The second challenge posed by the emergence of new business models related to the sharing economy is defining a competitive framework that is equally rigorous for all companies in order to ensure a level playing field. As we have discussed, some platforms associated with the sharing economy have found loopholes in the current regulatory environment that have enabled them to gain certain competitive advantages (such as a lower tax or administrative burden). The challenge for regulators is to establish a flexible and agile framework which stimulates innovation and activity in the sharing economy without undermining legal clarity, which is essential in order for all players to be on an equal footing. This is clearly a difficult task: regulators will have to tread very carefully to find the best way to combine the need for greater flexibility, on the one hand, with the safeguard of legal certainty, on the other.
In addition to the complexity of all the challenges described in this article, these platforms are innovating at an astonishing rate – much faster than the regulatory authorities can adapt. As a result, to date, the regulation has been trailing behind the changes in the business models. The new regulatory framework should therefore be able to contain the problems mentioned above, while also seeking to remain relevant in relation to the future challenges that innovations will pose.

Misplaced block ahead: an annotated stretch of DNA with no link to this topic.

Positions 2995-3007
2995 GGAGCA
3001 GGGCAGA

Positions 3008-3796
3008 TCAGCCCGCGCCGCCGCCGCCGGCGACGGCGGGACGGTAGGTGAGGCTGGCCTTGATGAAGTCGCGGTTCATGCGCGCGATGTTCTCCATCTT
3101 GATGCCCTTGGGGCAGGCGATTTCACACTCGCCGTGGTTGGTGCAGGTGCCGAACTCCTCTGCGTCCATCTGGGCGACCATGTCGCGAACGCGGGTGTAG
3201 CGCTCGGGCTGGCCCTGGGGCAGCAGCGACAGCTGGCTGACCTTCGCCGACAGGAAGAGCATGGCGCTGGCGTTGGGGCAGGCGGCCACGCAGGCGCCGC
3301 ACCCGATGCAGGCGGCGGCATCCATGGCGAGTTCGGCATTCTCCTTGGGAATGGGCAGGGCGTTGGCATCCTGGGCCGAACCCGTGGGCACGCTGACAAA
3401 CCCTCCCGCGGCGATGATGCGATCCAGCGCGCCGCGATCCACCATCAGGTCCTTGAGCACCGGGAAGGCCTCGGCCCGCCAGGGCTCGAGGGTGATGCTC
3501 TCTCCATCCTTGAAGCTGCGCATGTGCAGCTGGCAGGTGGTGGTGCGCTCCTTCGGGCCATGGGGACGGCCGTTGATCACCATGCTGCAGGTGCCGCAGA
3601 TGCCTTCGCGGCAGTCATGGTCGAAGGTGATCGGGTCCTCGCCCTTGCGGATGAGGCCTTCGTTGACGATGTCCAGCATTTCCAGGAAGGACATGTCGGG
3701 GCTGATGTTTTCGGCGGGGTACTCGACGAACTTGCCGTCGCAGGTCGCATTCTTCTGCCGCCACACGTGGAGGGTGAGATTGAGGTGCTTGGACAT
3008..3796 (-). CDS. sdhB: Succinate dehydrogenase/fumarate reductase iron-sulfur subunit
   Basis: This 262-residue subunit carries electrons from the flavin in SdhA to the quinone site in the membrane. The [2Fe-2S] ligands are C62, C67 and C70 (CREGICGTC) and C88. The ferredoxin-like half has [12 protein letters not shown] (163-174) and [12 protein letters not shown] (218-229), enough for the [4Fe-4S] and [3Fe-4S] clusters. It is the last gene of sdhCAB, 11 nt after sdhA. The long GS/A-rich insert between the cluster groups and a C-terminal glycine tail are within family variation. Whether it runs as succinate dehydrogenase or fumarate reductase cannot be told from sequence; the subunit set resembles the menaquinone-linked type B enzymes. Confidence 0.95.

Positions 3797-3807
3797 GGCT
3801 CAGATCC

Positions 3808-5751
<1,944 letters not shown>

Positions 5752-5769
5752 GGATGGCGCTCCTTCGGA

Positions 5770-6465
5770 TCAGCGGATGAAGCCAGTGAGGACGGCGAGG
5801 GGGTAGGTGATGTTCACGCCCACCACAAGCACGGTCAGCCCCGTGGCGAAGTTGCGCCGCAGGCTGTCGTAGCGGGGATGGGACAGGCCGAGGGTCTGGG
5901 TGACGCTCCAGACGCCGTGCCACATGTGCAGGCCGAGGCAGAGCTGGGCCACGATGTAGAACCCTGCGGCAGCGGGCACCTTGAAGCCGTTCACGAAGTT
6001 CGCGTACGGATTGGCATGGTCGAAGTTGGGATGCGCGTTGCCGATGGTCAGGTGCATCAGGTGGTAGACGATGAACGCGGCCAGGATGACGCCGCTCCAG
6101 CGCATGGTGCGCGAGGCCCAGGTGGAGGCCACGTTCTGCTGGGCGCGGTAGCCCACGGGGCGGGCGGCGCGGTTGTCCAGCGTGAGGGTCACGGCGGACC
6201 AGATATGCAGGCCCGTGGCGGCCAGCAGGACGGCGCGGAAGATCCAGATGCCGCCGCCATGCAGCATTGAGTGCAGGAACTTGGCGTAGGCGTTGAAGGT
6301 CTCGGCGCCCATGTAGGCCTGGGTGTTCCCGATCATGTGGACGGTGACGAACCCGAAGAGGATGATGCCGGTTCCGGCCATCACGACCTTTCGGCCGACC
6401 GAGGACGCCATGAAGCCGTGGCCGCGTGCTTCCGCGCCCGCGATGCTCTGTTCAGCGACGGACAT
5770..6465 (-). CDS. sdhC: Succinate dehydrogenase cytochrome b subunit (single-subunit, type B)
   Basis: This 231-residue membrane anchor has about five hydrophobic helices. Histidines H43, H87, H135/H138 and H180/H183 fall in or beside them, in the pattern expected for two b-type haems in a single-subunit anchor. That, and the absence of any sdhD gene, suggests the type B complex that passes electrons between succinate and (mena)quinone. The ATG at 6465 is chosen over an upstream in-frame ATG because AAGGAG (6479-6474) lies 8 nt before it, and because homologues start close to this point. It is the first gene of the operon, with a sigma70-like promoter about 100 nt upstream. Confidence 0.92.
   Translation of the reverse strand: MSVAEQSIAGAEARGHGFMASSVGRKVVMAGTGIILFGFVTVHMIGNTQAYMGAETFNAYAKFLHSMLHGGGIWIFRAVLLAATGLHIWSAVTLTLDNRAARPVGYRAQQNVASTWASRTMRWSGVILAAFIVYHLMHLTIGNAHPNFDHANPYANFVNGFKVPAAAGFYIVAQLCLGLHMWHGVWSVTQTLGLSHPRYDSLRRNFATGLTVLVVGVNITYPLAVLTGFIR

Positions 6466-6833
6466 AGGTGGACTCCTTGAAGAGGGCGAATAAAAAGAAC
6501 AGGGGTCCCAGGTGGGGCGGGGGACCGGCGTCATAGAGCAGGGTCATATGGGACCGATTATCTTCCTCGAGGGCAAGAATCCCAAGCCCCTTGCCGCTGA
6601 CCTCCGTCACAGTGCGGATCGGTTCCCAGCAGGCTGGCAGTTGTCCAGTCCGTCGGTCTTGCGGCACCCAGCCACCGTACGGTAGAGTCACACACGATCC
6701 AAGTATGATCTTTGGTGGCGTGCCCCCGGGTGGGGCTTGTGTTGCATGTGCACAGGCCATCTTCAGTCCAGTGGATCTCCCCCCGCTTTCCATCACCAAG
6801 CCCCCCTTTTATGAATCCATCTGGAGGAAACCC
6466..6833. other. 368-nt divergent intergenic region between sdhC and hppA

In summary, the sharing economy has brought many opportunities for consumers and businesses, but it has also created uncertainty for consumers, businesses and the competitive environment of the economy. What is certain is that it is here to stay. Authorities should therefore adapt the regulation to fit this new paradigm, and they should do so fairly, quickly and responsibly.
Ricard Murillo Gili
1. See the article «The sharing economy: from emerging phenomenon to a key part of the digital revolution» in this same Dossier.
2. See European Commission (2016), «European agenda for the collaborative economy - supporting analysis», Commission Staff Working Document.
3. See G. Petropoulos (2017) «An economic review of the collaborative economy», Bruegel.
4. As an extreme example of a network effect, when the telephone was invented, the consumer who purchased the first one was not able to use it. However, as other consumers bought the new device, the utility of the first consumer increased as they were able to make calls to other people.